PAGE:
Richard entered 666 into the machine before him and pressed Enter. A short beep confirmed that the machine had found something with that code, and Richard could only assume that it was on its way to him. All he could do now was wait. Nervously.

After half a minute that seemed like eternity to him, the round machine started buzzing and in its centre a small, transparent plastic bag appeared. It was filled with another airtight plastic bag in which the virus was contained. It had been transported up via a pipe that led to the machine from the basement, where all products were stored. If any of them were required, they had appear in this machine.

The plastic bag had the product number of its contents on a label, and also the international symbol for biological hazard. Richard took it in his hands and opened the outer bag, taking out the inner one. He held it closer to his eyes and took a closer look at the substance inside.

On a first glance he couldn’t see much, it appeared to be just air. Then again, people weren’t actually supposed to see a virus by simply looking at it. On second glance, though, he thought to see a slightly green touch in the air inside the bag. But maybe it was just the reflexion of the light. Anyway, he just had to assume it was the beast. He nervously checked his watch. He had to fasten up before his colleagues were coming. He put the outer bag back into the machine. He pressed a few buttons and it was swallowed up, back on its way into the basement. He got to the door, took off his safety goggles and left the room, the smaller bag containing the virus in his left hand.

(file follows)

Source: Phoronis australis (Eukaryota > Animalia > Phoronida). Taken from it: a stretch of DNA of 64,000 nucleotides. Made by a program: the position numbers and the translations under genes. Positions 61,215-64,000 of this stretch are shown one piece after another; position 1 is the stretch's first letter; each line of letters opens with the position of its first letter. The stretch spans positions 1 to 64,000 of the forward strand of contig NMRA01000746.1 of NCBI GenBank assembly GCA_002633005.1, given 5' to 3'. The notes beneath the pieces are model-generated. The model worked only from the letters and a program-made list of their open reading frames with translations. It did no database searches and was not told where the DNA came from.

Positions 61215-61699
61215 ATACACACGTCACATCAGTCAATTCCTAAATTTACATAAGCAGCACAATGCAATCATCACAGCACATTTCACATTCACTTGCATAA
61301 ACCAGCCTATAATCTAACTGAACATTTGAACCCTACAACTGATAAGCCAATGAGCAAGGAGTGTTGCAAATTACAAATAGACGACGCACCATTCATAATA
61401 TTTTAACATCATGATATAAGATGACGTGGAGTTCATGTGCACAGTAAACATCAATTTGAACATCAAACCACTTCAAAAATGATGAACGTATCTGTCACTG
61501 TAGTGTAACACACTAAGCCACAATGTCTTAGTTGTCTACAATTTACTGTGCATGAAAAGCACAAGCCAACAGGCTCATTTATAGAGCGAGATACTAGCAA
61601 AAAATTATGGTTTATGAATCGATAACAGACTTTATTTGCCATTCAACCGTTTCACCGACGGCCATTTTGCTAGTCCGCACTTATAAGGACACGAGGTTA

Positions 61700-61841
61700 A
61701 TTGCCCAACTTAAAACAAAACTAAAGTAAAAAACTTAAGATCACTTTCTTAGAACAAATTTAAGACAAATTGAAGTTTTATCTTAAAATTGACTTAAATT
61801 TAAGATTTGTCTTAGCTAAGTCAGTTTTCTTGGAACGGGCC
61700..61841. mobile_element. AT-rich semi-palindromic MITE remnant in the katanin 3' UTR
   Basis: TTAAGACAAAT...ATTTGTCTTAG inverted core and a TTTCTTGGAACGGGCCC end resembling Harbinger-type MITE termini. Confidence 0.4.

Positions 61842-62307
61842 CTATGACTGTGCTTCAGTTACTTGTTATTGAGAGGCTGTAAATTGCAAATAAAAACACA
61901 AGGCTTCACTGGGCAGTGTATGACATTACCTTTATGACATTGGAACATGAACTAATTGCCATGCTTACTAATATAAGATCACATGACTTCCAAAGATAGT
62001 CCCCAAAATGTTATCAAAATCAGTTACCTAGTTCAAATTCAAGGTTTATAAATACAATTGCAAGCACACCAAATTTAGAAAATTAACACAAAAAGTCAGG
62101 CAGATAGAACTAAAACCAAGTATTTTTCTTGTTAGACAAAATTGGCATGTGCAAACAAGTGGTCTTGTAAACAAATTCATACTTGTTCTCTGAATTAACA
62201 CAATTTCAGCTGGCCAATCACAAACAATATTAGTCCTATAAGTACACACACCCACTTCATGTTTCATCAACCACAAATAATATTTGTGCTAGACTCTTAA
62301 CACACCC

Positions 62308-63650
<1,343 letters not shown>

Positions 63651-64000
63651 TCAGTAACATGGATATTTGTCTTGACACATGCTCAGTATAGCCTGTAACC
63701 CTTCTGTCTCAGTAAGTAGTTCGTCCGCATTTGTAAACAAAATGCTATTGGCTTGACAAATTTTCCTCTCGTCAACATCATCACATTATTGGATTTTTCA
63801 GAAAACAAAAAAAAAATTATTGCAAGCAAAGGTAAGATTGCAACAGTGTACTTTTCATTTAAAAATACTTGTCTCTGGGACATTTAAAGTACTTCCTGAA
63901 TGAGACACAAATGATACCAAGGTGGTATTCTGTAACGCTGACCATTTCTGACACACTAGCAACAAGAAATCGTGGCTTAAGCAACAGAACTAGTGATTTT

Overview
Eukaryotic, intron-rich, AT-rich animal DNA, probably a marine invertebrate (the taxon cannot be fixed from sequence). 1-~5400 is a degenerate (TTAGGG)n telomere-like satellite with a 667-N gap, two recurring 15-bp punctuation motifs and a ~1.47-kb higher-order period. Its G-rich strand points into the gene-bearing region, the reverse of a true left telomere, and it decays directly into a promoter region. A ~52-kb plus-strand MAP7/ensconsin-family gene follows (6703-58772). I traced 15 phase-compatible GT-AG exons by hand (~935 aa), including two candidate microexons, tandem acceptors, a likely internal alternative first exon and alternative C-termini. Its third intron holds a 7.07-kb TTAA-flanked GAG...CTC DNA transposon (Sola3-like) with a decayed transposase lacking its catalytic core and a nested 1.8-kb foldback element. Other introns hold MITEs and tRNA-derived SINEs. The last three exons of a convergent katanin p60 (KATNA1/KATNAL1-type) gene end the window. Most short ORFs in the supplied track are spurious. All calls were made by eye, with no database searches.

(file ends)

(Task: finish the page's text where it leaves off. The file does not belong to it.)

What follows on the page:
He hurried back to his office, looking into the other rooms on the way there, checking if any of his colleagues had appeared to work yet. Fortunately for him, all the rooms were empty. He didn’t know how he would react if he encountered anyone at this moment yet, especially if they were asking about the bag. Once in his office, Richard put it onto his desk before taking his lab coat off. He grabbed his jacket and briefcase from the wardrobe, putting the bag into it’s the latter one before putting on the jacket. He took his keys from his desk and left his office again. He hadn’t lingered there more than a minute.

He clocked out and decided to take the stairs instead of the elevator, simply because he had never seen the purpose of taking the elevator downstairs. He’d consider himself truly old as soon as he’d take an elevator to get downstairs. He was fairly amused by his trivial thoughts in that moment, but at least they kept him from thinking about the contents of his briefcase. After all, he could be glad that he didn’t meet any of his colleagues on the stairs, and so, refocusing on his intentions, he fastened his steps and rushed downstairs.

He arrived there soon, being greeted again by a surprised Ms Jansen. “Mr Freiwald? What are you doing here again?”